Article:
12th Grade: Foreign Policy in a Foreign Land


This week the seniors participated in a week-long game which also involved grades 7-11.  The situation was this:

  • We pretended that the upper school was a foreign country with generally pro-western leadership, but with a population where the United States was viewed less favorably than the country’s leadership viewed them.  Maybe a modern-day Jordan, Bahrain, or Kazakhstan.  Grades 7-11 played as civilians in this hypothetical country.
  • We surmised that that country’s leadership, having credible information that a terror-cell operated within their borders, invited a CIA “action-team” into their country to prevent the attack and dismantle the terrorist network.  This meant that the seniors had certain police powers at their disposal to arrest, detain, and send those they suspected off to Guantanamo.
  • The “bad guys” had to do all of their communicating between 7:30-3:00 on school days only.  Thus, all of their actions could hypothetically be observed by someone and reported to the seniors.
  • We allowed for a “Third Party” option to develop as well, a grass-roots party that wanted to eliminate terrorist presence from their country, but didn’t want the CIA/America to get credit for it.  This group would be more nationalistic, craving their own identity apart from both the U.S. and radical Moslem world.

To win the game, the seniors needed to

  • Dismantle the terror network and stop the impending attack
  • Try and win the local population over to their side and try and encourage them to adopt more western customs.

In the days leading up to last week I discussed the game with the seniors.  What I hoped they would realize was. . .

  • Finding the bad guys should not be their primary goal.  If they spent time building up their relationships with the students, building trust, and rapport (as well as greasing the skids with appropriate gifts and bribes) the intelligence they needed would come to them from the other students.
  • According to the rules of the game, mistakes the seniors make hurt them more than their successes help them.  So, for example, if they falsely detain an innocent person this costs them more than when they get it right and detain a terrorist.  This bears out true in real life as well.  Our mistakes get magnified much more than our good deeds.  We may lament this, but it is a fact of life.  If the Yankees, for example, lose a playoff series, the story is not what the other team did well but what the Yankees did wrong.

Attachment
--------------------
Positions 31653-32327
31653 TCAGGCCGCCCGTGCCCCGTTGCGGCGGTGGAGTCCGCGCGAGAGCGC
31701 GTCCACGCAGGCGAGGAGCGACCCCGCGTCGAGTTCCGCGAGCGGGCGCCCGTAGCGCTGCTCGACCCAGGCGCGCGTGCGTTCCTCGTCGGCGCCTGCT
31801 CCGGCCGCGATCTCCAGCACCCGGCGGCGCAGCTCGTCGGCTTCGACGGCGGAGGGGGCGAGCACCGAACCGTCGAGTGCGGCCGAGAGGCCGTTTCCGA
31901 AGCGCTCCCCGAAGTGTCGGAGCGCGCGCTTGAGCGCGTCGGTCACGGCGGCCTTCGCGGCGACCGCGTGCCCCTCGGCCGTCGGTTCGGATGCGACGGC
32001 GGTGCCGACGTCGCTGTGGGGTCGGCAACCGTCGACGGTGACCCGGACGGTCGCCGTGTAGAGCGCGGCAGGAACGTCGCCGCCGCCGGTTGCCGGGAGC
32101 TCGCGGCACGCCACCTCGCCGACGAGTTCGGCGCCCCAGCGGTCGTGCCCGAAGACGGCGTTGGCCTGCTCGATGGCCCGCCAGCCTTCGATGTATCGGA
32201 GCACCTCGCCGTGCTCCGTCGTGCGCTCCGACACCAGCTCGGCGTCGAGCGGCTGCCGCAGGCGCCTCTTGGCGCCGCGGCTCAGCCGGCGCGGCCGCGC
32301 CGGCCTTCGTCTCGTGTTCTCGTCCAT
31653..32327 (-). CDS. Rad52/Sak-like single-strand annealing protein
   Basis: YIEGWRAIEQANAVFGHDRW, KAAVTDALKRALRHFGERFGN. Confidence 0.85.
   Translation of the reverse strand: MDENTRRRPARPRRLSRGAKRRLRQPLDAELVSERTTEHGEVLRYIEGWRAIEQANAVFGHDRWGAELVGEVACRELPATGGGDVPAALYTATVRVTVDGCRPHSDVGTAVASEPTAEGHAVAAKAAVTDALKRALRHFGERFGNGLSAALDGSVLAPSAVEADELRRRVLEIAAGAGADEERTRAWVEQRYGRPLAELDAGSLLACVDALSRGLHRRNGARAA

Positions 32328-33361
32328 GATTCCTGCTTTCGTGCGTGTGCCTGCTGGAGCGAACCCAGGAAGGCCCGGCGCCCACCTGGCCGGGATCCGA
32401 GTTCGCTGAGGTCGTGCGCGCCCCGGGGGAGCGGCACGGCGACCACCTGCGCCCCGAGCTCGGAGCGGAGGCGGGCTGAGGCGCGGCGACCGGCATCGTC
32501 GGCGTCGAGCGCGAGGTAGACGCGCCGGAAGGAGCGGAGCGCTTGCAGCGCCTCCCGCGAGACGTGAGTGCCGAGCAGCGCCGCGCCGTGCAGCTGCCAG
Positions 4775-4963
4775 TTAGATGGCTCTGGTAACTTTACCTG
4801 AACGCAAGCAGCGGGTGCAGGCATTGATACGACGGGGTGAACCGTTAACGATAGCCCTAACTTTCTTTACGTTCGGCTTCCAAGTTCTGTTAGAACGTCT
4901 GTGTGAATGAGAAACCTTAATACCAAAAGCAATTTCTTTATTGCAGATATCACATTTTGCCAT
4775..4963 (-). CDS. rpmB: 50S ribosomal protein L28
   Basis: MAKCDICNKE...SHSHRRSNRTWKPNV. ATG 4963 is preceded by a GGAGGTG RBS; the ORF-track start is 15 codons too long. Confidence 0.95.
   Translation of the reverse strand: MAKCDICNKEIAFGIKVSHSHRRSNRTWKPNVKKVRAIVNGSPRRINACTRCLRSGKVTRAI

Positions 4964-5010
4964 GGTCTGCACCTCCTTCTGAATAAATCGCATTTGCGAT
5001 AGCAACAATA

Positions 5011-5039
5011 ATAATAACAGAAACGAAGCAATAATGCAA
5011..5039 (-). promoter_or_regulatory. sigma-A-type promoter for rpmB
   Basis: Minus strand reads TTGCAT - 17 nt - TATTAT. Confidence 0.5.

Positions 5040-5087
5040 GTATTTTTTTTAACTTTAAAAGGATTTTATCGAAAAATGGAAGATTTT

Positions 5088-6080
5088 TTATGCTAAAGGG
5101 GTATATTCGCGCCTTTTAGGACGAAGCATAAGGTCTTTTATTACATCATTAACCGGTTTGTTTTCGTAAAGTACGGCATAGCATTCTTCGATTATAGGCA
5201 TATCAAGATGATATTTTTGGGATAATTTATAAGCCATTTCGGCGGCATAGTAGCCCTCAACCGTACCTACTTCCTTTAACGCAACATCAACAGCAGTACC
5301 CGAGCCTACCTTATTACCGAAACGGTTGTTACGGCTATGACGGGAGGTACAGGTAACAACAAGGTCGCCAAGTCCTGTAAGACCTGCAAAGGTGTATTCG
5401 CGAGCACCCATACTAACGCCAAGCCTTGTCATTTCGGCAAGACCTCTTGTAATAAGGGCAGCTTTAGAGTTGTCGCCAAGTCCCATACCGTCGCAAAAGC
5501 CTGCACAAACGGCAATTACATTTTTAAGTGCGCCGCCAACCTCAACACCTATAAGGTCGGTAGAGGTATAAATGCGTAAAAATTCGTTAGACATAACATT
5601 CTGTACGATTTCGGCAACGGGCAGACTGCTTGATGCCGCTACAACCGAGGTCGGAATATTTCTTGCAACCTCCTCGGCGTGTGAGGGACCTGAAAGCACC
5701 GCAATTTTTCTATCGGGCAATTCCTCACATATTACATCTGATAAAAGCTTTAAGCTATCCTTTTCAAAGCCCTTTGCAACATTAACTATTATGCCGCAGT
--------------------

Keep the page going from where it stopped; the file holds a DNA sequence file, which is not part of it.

• So — they would need to use their “police-power” judiciously.  They could not “shoot their way out” of their difficulties.

At one point during the week some of the problems related to their task dawned on them.  One senior said, “It’s not fair for us, because [during the election] they can either vote for us or themselves, and they’re going to vote for themselves.”

I thought this a very perceptive comment, and it illustrates perfectly much of our predicament abroad. Overcoming this requires a lot of careful effort and patience.  We also have to realize that these anti-American/pro-independence movements may not necessarily be our enemy.  We may not want to overcome it at all, but find a way to work with that attitude.

The seniors soon found themselves opposed at least in part by the PLA, the “People’s Liberation Army.”  This group ended up having a strong following among some high school boys, but they failed to extend their support beyond their original following.  The terror cell also had their network dismantled, so they could not win either, even though their bomb attack went off as planned.  In the end, the game finished as a Shakespearean tragedy — nobody won!

My thanks to all the students who participated in some way and helped make the game a success.